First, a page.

Gallo: The good, the bad and the unknown of Biden’s student loan cancelation


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President Joe Biden presents his plan to relieve college student debt for millions of Americans.

Julian Gallo , Staff Writer

President Joe Biden has finally met his campaign promise to cancel student loans. Opinions are mixed. Some people love it, some don’t think it’s fair and some don’t think it’s enough. No matter what, though, this decision impacts millions of Americans, from retirees to high schoolers like us. Student loans have tripled to $1.7 trillion in the last 20 years, so canceling even some of it is a huge step. But what did President Biden do? How does he have the authority to do this?

The president’s plan would revoke up to $10,000 of student debt for anyone making less than $125,000 per year or a household making less than $250,000. Additionally, anyone who received a Pell Grant — financial aid for low income college applicants — could have up to another $10,000 revoked. Notably, this only applies to federal loans, not private ones. Still, this could affect roughly 43 million Americans. The authority he has to do this is based on a 2003 law called the HEROS Act, which states the president has the power to cancel student loans during a national emergency, such as the COVID-19 pandemic. However, many argue this is an overreaching abuse of power that will likely bring legal challenges.

Assuming the plan does go through, what are the economic implications? Economists disagree, but it will definitely affect inflation. The highest estimates are a 0.3% increase, although some economists believe inflation will still decrease because the COVID pause on student loan payments will end in January. Inflation is currently at 8.5%, the highest since 1982, so any potential increases warrant concern. I certainly wonder if this is simply not the best time.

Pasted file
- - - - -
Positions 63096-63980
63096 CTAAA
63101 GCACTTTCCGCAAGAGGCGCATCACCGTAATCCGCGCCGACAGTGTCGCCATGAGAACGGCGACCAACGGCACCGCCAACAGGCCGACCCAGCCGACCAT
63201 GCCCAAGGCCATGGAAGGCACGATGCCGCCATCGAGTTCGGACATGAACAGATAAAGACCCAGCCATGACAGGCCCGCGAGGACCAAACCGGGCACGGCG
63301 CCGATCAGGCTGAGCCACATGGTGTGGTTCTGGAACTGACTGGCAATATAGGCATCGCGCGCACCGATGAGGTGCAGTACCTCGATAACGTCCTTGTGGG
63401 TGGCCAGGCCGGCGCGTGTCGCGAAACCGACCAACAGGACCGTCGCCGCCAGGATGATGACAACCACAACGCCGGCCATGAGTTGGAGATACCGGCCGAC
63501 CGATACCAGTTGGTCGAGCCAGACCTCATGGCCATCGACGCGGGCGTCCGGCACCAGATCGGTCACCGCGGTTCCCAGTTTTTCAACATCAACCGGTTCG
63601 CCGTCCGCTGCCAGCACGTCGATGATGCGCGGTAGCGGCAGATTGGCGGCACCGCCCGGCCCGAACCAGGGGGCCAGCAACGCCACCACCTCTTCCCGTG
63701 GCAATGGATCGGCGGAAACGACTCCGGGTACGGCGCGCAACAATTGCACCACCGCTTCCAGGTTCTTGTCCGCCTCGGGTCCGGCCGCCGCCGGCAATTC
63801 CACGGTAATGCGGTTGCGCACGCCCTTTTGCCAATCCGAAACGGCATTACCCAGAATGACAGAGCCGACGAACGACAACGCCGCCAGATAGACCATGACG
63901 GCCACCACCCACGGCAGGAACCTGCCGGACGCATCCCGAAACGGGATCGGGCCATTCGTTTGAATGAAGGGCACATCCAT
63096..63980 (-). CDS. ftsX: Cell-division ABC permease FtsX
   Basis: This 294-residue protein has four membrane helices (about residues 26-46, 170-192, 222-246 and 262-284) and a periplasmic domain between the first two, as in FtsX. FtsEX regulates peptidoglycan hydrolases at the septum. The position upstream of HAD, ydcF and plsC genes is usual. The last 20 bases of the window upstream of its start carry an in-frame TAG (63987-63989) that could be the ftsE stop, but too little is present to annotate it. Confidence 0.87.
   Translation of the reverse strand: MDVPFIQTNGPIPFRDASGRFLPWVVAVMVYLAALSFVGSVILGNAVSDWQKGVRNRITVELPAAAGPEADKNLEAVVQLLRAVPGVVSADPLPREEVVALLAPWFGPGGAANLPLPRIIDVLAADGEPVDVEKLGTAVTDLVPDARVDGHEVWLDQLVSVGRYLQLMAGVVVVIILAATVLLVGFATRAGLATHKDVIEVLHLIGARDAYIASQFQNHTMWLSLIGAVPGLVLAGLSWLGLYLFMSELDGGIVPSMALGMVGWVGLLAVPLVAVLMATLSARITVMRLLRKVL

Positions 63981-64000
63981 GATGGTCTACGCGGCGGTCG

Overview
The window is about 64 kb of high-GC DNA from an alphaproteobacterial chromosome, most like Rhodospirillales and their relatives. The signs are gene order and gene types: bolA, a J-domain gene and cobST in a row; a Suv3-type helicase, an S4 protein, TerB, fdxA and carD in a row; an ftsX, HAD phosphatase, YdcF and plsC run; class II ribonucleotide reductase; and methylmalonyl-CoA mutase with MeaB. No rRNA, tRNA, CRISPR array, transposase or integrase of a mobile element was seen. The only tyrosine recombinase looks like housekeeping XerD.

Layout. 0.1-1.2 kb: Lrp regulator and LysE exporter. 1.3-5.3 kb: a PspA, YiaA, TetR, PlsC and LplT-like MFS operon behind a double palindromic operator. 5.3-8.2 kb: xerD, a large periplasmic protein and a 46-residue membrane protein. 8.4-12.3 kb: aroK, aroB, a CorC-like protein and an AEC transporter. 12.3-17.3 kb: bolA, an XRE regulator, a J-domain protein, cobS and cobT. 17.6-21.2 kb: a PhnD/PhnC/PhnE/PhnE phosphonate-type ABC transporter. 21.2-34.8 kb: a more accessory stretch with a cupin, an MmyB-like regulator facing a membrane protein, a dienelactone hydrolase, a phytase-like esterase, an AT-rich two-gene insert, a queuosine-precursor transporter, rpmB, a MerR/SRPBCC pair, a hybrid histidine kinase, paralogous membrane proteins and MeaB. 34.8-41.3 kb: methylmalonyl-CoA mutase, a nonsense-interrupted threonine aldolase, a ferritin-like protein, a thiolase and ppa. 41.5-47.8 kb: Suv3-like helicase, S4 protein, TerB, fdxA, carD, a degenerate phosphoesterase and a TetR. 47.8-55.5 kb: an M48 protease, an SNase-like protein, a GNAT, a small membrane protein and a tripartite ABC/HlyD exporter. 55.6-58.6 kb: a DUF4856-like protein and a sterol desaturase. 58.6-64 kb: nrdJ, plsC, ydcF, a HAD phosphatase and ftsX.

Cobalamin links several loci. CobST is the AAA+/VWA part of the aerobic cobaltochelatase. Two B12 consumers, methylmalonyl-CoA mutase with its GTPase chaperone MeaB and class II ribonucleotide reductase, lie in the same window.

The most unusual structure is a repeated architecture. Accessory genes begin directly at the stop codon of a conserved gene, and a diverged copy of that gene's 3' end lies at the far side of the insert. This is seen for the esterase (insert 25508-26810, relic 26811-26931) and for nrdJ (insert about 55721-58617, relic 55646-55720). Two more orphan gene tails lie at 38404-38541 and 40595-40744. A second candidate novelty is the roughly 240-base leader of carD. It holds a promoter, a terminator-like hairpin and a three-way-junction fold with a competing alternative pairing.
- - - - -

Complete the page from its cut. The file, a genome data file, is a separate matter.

Another aspect to consider is who benefits from the loan cancellation. Almost 50% of student loans are owed by 1% of borrowers, yet they are also the people who are most likely to have a job paying six figures and paying off the debt easily. Most people who would have their debt canceled are under constant risk of defaulting on their much smaller loans. In that sense, I applaud the choice the president made to target the people who need help. It will ease the burden and avert potential bankruptcy for millions. Still, it does only benefit those who went to college. It does nothing to aid hard-working, blue-collar Americans struggling under that same inflation rate.

Finally, we must examine the future implications of the policy. Will colleges increase tuition in the future, and what will the government do to decrease it?

The first part is simple. Colleges could see the government forgiving debt and use it as an excuse to drive up tuition rates and profit even more. Tuitions have already more than doubled since the 1970s, so anything that could cause more price hikes is concerning.

The second bit is more interesting. What does this do to fix the problem that college is too expensive? Absolutely nothing. College is still a massive money sink, and canceling existing debt doesn’t solve that. As a high school junior, this worries me because very soon my numbers will be added to that. Will there be another one of these cancellations for me, or am I stuck with the rising prices as I apply to colleges next year?

This policy of a one-time cancellation is great aid for struggling Americans. It allows for many people to earn their wages and keep money that would otherwise go to paying off a degree they earned years ago. Not to mention, it is obviously a good political move two months before the midterms. However, it does nothing to help future generations. Any effect this cancellation has will be negated as soon as more people get accepted into college. In that respect I ask: What’s the point? What’s the point of jumping through all the hoops of whether Biden has the authority, inflationary uncertainty and the risk of colleges responding negatively? What’s the point if the effects are so temporary that I will not see the benefits in just two years? This cannot happen again without risking major inflation hikes. To put it simply: This is a great policy that is completely unsustainable.